Don't Pay for Help Finding Money for College

Commercial financial aid advice services can cost well over $1,000. You might have heard or seen these claims at seminars, over the phone from telemarketers, or online:

  • “You can't get this information anywhere else.” If you are patient and organized, you can find all the information you need yourself – free. Below, there are a list of sources.
  • “Give me your credit card or bank account number and I will hold financial aid for you.” Never give out a student credit card or bank account number unless you know the company or organization you are giving it to is legitimate.
  • "Buy now or miss this opportunity." Don't give in to pressure tactics. Remember, the  “opportunity” is a chance to give a company money for information you could find for free elsewhere.

Try these free sources of information:

  • The Student Loan Network
  • Your college's financial aid office
  • Your high school counselor
  • The U.S. Department of Education’s Web site: http://www.FederalStudentAid.ed.gov
  • Other federal agencies (including the military, if appropriate): www.students.gov
  • The reference section of your school or public library
  • Online college scholarship searches
  • Foundations, religious organizations, community organizations, local businesses and civic groups
  • Organizations (including professional associations) related to your field of interest
  • Your employer or your parents' employers

Don’t Pay for the FAFSA

Several Web sites offer help filing the Free Application for Federal Student Aid (FAFSA) for a fee. These sites are not affiliated with or endorsed by the U.S. Department of Education. We urge you not to pay these sites for assistance that is provided free elsewhere. The official FAFSA is at www.FederalStudentAid.ed.gov, and you can get free help from

Remember, if you are asked for your credit card information while filling out the FAFSA online, you are not at the official government site.

Keep Your Information Safe

How Does Identity Theft Happen?

Criminals use their access to personal data such as names, Social Security numbers, and bank and credit card information. Using the stolen data, the criminal can fraudulently obtain credit cards, buy items over the Internet, and even establish cell phone accounts.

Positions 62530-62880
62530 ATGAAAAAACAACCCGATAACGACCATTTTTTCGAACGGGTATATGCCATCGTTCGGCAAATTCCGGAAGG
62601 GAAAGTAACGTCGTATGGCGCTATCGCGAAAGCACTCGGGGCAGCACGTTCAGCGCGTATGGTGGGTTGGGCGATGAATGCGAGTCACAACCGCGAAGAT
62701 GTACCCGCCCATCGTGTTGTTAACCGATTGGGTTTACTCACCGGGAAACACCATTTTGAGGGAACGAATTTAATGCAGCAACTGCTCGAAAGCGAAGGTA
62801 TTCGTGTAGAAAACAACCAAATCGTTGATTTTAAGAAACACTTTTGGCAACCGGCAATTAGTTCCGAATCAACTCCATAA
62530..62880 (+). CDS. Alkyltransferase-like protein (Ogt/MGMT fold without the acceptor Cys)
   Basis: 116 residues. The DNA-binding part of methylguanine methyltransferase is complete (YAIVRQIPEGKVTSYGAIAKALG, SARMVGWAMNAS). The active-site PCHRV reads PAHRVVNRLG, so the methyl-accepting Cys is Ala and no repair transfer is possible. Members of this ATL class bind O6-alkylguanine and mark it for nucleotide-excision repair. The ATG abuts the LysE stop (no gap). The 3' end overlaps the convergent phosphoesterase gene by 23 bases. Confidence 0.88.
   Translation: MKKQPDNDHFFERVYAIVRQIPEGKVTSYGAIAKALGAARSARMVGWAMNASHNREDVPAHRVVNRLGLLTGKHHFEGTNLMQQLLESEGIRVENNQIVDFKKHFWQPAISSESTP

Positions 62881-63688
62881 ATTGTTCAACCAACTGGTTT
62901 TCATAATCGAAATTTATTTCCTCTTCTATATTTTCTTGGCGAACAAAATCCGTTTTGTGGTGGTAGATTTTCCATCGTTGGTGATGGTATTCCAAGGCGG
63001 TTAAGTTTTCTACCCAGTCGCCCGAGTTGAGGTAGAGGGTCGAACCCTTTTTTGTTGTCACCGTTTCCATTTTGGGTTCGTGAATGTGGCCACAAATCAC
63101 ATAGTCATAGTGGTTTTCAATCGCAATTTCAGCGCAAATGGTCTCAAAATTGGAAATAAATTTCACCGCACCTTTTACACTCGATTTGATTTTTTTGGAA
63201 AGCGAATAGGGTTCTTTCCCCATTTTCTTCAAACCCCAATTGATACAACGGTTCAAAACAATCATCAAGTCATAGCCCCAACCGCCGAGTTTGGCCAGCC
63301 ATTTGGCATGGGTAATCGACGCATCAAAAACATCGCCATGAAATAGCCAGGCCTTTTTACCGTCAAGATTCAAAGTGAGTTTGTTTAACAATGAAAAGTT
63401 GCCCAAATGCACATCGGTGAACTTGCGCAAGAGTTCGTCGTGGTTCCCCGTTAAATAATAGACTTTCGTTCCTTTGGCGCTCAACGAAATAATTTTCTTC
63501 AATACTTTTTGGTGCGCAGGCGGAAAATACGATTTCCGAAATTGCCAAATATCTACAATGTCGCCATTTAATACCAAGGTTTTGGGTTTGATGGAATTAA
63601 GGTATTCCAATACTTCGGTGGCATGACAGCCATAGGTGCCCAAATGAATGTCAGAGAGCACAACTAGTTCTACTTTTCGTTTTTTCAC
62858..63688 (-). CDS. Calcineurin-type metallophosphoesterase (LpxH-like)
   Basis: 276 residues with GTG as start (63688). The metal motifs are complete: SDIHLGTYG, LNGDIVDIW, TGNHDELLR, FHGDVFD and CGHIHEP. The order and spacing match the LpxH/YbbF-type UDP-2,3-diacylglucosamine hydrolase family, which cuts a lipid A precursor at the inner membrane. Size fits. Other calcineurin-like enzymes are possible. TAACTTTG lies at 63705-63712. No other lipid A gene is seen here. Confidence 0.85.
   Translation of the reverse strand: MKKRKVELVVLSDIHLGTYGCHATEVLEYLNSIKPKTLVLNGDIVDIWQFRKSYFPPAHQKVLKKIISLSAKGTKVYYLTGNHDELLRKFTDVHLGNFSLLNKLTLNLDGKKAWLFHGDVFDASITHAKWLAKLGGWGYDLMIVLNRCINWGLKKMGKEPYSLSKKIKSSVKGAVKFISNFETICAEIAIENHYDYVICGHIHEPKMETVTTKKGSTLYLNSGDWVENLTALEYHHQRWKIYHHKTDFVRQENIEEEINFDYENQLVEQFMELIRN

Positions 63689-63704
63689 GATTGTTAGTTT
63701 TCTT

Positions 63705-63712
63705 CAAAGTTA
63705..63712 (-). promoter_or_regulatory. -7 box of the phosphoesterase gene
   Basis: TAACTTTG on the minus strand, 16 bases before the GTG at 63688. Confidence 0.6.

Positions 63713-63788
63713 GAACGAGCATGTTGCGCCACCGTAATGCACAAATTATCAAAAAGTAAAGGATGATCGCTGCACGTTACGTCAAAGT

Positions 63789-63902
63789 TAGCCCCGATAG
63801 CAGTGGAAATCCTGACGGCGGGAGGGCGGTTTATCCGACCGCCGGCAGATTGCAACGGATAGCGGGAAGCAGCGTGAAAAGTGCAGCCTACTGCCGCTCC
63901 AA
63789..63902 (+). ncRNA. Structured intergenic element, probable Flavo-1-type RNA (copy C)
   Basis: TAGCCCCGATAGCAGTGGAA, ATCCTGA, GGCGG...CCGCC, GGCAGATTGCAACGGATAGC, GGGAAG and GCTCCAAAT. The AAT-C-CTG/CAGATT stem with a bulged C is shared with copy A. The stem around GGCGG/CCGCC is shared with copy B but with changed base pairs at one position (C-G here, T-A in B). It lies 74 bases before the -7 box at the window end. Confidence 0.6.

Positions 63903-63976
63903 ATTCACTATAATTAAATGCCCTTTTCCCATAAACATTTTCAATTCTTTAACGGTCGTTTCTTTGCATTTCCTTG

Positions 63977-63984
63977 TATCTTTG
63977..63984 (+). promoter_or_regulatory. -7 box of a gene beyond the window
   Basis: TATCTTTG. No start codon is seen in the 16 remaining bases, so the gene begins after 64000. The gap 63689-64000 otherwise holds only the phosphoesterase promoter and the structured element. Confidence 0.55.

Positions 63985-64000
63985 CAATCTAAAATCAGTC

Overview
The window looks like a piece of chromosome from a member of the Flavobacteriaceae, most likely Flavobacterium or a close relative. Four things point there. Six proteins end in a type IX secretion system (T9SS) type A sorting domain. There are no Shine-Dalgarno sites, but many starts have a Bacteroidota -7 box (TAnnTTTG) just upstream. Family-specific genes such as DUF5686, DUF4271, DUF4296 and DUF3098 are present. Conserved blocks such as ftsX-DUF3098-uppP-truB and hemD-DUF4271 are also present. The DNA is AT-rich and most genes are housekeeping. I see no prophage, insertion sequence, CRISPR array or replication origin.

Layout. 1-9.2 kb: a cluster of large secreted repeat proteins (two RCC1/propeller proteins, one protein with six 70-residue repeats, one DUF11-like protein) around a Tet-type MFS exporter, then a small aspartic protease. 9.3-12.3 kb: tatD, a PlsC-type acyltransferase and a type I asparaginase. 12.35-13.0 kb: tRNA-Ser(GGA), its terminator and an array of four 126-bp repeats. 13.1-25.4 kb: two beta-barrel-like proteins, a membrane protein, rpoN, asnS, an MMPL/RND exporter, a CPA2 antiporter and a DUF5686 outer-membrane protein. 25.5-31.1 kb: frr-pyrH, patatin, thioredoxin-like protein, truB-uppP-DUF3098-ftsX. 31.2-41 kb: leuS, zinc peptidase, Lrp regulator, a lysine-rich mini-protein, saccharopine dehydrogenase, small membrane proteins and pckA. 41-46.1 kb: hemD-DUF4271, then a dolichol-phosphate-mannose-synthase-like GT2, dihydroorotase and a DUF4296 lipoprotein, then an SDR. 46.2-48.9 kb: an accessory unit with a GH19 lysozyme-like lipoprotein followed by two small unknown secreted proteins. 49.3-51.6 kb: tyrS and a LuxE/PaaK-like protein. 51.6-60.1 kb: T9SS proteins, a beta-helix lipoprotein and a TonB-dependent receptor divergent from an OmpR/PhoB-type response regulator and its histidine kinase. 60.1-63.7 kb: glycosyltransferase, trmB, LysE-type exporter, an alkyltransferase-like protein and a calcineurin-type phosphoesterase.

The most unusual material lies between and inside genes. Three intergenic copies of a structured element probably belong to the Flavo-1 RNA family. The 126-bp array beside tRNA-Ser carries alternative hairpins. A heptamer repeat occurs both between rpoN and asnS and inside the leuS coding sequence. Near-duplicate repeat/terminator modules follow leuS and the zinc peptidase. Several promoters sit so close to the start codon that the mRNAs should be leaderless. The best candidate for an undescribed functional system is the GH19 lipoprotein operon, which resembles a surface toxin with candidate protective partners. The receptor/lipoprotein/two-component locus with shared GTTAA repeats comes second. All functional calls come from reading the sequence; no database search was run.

Reduce Your Risk

  • Apply for federal student aid by filling out the FAFSA at www.FederalStudentAid.ed.gov.
  • After completing the FAFSA online, exit the application and close the browser.
  • Keep your Federal Student Aid PIN in a secure place. (Get your PIN at www.FederalStudentAid.ed.gov.)
  • Don’t reveal your PIN to anyone, even if that person is helping you fill out the FAFSA.
  • Review your financial aid award documents and keep track of the amount of aid applied for and awarded.
  • Shred receipts and copies of documents with personal information if they are no longer needed.
  • Immediately report all lost or stolen identification (credit card, driver’s license, etc.) to the issuer.

Report Financial Aid Fraud

A company charging for financial aid advice is not committing fraud unless it doesn’t deliver what it promises. For more information about financial aid fraud or to report fraud, call the Federal Trade Commission toll free at 1-877-FTC-HELP (1-877-382-4357) or go to www.ftc.gov/scholarshipscams.

Report Identity Theft

If you become a victim of identity theft or suspect that your student information has been stolen, contact:

U.S. Department of Education
Office of Inspector General Hotline
1-800-MIS-USED (1-800-647-8733)
complain online: www.ed.gov/misused

Federal Trade Commission
1-877-IDTHEFT (1-877-438-4338)
complain online: www.consumer.gov/idtheft

Social Security Administration
1-800-269-0271
www.ssa.gov/pubs/idtheft.htm

Equifax Credit Bureau
1-800-525-6285
www.equifax.com

Experian Information Solutions (Formerly TRW)
1-888-397-3742
www.experian.com

TransUnion Credit Bureau
1-800-680-7289
www.transunion.com

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